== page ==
New Accounting Standards Might Affect Your Ability to Get a Loan

Are you planning on applying for a loan in the next couple of years? If so, you had better take some measures to work on improving your credit score. There are some new accounting standards coming down the pike that could have the potential to negatively affect whether lenders are willing to lend you the money you need.

However, if you are aware of these new standards, it will definitely help you to be more prepared. Being aware of these new standards and some of the things that caused these standards to come about will prevent you from potentially being blindsided when you talk to your loan officer in the future. Consider the following events as a start.

The 2008 Financial Crisis

The 2008 Financial Crisis is one of the reasons for the new regulations as well as one of the reasons why banks are a bit gun-shy to lend out money now. In a sense, it is a double whammy; banks would be hesitant to make loans even without this crisis hanging over their heads simply because of the new laws. Of course, a little understanding of the contributing factors of this crisis are in order.

In a nutshell, this economic crisis was caused by deregulation in the financial and banking industry. After this occurred, banks decided to trade in hedge funds that were loaded with derivatives. The banks also demanded that more mortgages be made in order to finance the sale of these derivatives, and that resulted in trillions of dollars loaned out in interest-only subprime mortgages. As a result, many individuals found themselves in “underwater” mortgages, meaning they could not afford their payments but could not sell their home either. This led to the great recession of 2008.

What is CECL?

The CECL is another set of designations that could have an effect on the lending practices of financial institutions. CECL stands for Current Expected Credit Loss. Basically, this means that lenders should be holding more in reserve to cover losses on bad debt. This should (in theory) help mitigate the risk of another financial crisis. CECL is currently in the beginning stages, and many banking organizations are working diligently to meet the CECL release date of December 2019. Throughout the years, banks have made a regular practice of estimating losses anyway. They have always called this practice the Allowance for Loan and Lease Losses model, or ALLL. Of course, with implementation of the CECL, many financial institutions are going to revisit how they approach this model.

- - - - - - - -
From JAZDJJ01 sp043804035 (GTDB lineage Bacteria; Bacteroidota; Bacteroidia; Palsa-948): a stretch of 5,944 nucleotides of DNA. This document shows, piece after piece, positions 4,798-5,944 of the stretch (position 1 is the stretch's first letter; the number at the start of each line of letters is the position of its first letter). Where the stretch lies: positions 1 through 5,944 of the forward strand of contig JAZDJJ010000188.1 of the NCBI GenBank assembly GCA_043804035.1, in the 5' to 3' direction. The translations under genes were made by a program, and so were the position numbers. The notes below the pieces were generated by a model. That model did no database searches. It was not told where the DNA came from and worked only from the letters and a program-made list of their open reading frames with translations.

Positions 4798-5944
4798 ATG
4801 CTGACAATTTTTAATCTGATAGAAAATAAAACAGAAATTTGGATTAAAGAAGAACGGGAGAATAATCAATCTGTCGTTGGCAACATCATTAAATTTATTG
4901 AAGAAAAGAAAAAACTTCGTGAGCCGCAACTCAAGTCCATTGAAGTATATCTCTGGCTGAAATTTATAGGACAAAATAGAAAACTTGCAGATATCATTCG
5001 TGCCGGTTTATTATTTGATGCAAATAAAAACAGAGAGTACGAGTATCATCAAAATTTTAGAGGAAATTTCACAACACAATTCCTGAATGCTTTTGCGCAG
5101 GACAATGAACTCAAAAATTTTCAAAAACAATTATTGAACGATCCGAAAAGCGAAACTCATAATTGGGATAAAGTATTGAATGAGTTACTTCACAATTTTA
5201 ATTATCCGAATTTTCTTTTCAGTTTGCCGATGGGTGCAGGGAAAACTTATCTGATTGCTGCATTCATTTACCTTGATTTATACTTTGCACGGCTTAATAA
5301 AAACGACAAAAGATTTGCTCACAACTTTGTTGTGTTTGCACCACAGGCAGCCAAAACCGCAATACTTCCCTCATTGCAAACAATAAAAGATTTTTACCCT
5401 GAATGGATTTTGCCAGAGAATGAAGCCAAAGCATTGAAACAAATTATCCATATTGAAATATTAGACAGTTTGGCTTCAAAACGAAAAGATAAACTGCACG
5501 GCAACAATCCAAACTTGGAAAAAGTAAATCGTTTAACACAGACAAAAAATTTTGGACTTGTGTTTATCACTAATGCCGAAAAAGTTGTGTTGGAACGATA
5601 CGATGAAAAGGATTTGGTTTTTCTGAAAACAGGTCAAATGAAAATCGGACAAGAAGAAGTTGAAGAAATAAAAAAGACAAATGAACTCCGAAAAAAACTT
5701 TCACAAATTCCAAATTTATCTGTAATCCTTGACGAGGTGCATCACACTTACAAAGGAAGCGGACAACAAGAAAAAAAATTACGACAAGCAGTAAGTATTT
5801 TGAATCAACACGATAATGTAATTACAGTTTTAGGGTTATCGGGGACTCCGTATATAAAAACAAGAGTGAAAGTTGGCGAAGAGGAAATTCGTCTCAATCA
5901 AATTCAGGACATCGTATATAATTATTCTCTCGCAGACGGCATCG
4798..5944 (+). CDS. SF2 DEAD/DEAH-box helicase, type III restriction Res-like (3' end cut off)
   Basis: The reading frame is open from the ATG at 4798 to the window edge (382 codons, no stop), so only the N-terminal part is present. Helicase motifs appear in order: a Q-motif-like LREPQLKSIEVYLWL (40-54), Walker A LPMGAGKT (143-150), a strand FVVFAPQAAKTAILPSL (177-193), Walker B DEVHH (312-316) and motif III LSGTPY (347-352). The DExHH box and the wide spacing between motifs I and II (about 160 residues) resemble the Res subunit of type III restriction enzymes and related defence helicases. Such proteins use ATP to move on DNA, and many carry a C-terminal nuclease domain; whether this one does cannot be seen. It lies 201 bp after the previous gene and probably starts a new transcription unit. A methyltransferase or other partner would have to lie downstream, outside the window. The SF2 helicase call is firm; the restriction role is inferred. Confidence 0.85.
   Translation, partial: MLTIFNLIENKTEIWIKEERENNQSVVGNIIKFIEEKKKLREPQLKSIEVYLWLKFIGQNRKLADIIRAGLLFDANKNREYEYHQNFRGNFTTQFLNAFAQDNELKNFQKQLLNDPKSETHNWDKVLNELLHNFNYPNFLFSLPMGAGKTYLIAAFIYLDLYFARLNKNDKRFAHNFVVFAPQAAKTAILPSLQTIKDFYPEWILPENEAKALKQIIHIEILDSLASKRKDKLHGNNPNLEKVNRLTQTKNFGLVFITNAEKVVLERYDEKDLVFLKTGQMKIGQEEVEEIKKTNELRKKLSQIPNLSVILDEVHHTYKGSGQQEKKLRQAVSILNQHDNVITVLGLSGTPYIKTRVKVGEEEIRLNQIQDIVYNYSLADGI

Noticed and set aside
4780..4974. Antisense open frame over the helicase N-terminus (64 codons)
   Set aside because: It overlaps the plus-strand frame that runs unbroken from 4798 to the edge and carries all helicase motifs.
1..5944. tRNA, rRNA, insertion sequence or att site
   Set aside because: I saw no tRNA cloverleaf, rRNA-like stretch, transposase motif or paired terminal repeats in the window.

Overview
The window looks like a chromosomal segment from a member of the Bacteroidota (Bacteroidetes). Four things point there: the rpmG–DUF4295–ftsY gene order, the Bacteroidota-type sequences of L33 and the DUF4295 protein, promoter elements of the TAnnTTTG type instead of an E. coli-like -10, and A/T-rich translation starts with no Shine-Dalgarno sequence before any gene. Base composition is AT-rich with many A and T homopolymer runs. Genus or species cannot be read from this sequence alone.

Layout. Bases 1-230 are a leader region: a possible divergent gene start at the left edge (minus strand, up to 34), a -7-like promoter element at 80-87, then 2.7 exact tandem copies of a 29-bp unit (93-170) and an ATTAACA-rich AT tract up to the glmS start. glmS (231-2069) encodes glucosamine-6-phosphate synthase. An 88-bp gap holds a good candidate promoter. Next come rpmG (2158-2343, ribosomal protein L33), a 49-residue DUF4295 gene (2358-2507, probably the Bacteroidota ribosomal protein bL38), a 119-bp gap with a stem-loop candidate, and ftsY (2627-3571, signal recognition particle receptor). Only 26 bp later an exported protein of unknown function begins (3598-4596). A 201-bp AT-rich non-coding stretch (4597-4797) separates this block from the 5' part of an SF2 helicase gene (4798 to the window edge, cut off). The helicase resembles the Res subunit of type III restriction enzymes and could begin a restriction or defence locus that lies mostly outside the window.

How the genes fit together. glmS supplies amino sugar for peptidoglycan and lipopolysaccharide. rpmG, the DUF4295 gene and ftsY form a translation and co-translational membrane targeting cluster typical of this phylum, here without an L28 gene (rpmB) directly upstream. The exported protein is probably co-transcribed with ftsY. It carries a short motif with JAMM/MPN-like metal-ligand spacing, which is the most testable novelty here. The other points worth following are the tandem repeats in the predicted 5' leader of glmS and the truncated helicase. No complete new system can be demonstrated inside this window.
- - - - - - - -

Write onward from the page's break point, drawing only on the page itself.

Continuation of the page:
What This Means for You

Of course, the one thing you would want to know is if the implementation of these new CECL policies are going to make it easier or harder for you to obtain the credit and loans you desire. You might still be able to get the loans you need, but the terms of the note might be significantly reduced. First of all, financial institutions are required to post loss estimates, and this would have the greatest effect on longer-term loans such as mortgages and student loans. This means that financial institutions might emphasize shorter terms for these larger loans.

Moreover, there will probably still be lenders who will engage in high-risk loans, however, the cost to the lender of offering this loan will be higher because the risk of default is greater. Thus, available credit on risky loans might be reduced as a result of the 2008 Financial Crisis. Basically, this means that lenders should be holding more in reserve to cover losses on bad debt. This should in theory help mitigate the risk of another financial crisis.

The new rules of the CECL will behoove everyone to do their homework so they can remain compliant when extending or receiving credit. Consumers had better get ready for banks trying to prevent another economic collapse such as 2008. There very well could be less credit available; time will tell.

For all your financial needs, let JA Financial Group help!

Recommended Posts

Leave a Comment

9 + 14 =